A EUROPEAN DELEGATION VISITS THE MATRICA BIOREFINERY IN PORTO TORRES
Novara - Porto Torres, 28 May 2015 – “An extraordinary opportunity to disseminate the concept of bioeconomy, understood as territorial regeneration, that we are creating in Sardinia. Our goal is to get industry, agriculture, the research world and local institutions working together in a complex, but concrete, project of a biorefinery integrated into the local area. This biorefinery will be dedicated to the production of bioplastics, biochemicals and proteins for animal feed from dry crops, and will see new technologies being applied and no-longer competitive industrial sites rehabilitated”, commented Catia Bastioli, CEO of Novamont and Matrìca, when hosting a 100-strong delegation of workshop’s participants from all over Europe. Matrìca is the Versalis-Novamont joint venture set up in 2011 to reconvert the disused Porto Torres chemical plant to a biorefinery, implementing pioneering technologies developed by the Novamont research department.
The delegation’s two-day stint in Sardinia began yesterday at the Research Centre of Porto Conte (Alghero) with the workshop “Building New Biomass Supply Chains for the Bio-Based Economy”, organised by the European Commission’s Directorate-General of Agriculture.
The overall objective of the workshop was to help set up and foster co-operation mechanisms between agriculture/forestry and industry to guarantee a steady and reliable supply of renewable raw materials for the industry without compromising sustainability; and a fair income for the farmer and forest holders. More specifically:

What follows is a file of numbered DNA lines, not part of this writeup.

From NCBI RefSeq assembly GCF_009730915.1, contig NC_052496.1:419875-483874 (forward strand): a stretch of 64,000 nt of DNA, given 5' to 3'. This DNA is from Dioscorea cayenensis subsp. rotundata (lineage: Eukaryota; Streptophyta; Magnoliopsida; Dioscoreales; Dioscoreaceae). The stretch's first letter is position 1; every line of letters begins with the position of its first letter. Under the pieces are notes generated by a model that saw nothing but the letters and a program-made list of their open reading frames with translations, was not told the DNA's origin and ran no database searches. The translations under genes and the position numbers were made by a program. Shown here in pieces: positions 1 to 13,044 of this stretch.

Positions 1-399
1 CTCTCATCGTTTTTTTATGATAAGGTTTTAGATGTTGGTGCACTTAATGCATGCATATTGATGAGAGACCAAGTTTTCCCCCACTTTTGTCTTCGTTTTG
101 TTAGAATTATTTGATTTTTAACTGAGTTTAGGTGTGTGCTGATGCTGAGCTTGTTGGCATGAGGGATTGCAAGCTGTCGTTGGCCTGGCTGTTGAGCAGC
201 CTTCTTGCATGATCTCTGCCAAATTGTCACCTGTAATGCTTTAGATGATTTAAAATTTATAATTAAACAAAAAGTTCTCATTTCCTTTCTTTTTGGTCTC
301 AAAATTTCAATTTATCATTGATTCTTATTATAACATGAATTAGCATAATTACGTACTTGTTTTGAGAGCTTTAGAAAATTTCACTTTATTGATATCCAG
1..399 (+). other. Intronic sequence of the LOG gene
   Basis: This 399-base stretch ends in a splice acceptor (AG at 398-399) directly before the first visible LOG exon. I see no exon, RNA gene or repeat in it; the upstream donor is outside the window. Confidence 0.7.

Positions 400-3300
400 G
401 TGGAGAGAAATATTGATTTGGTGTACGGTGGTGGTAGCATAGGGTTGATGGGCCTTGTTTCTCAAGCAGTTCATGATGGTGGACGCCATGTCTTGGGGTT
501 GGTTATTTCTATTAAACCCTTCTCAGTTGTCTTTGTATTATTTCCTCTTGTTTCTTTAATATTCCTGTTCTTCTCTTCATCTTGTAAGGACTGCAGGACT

• to engage relevant actors including farmers, forest holders, cooperatives, industries, national/regional public authorities, advisers and innovation support services;
• to identify and address technical, economic, regulatory and social barriers for the setting up of new biomass supply chains,
• to ensure sustainability of the biomass supply chain.
Participants include farmers, forest holders, cooperatives, national/regional public authorities, advisers and innovation support services, representatives from different industry sectors and clusters.
In this context, the partnership set up between Novamont and Coldiretti in Sardinia for the cultivation of thistle was chosen by the European Commission - Directorate-General of Agriculture to show a concrete business case of new biomass supply chain. The project also demonstrates the validity of a bioeconomy model based on territorial regeneration and the promotion of integrated industries in local areas while maintaining their biodiversity, with a cascade approach in the use of biomass.
All the parts of the thistle, a low-input dry crop suited to the Mediterranean climate and which grows on wild, abandoned land, are in fact used: the seeds are pressed to obtain oil, which is the raw material used to supply the Matrìca biorefinery, a protein meal which can replace the soya currently imported to produce animal feed, and a range of interesting molecules with very high antioxidant power. The vegetable scraps from the conversion process is also useful to produce the energy needed for the entire industrial process, potentially making it self-sufficient and, with a view to the future, as a raw material for new initiatives currently in the experimentation phase.